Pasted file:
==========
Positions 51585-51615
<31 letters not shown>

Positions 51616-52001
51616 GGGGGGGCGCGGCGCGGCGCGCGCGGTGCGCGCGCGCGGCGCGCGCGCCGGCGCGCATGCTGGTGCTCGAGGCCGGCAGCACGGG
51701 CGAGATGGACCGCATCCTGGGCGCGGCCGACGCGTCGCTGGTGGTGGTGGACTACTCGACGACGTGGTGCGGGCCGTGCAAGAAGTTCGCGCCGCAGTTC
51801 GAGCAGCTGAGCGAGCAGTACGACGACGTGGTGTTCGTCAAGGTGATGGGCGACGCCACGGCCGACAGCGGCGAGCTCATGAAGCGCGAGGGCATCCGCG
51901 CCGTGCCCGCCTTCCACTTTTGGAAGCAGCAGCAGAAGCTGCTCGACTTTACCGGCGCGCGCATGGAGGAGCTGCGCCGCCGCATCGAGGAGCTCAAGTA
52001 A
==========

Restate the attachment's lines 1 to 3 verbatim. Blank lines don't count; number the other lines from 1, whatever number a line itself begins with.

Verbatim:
Positions 51585-51615
<31 letters not shown>

Positions 51616-52001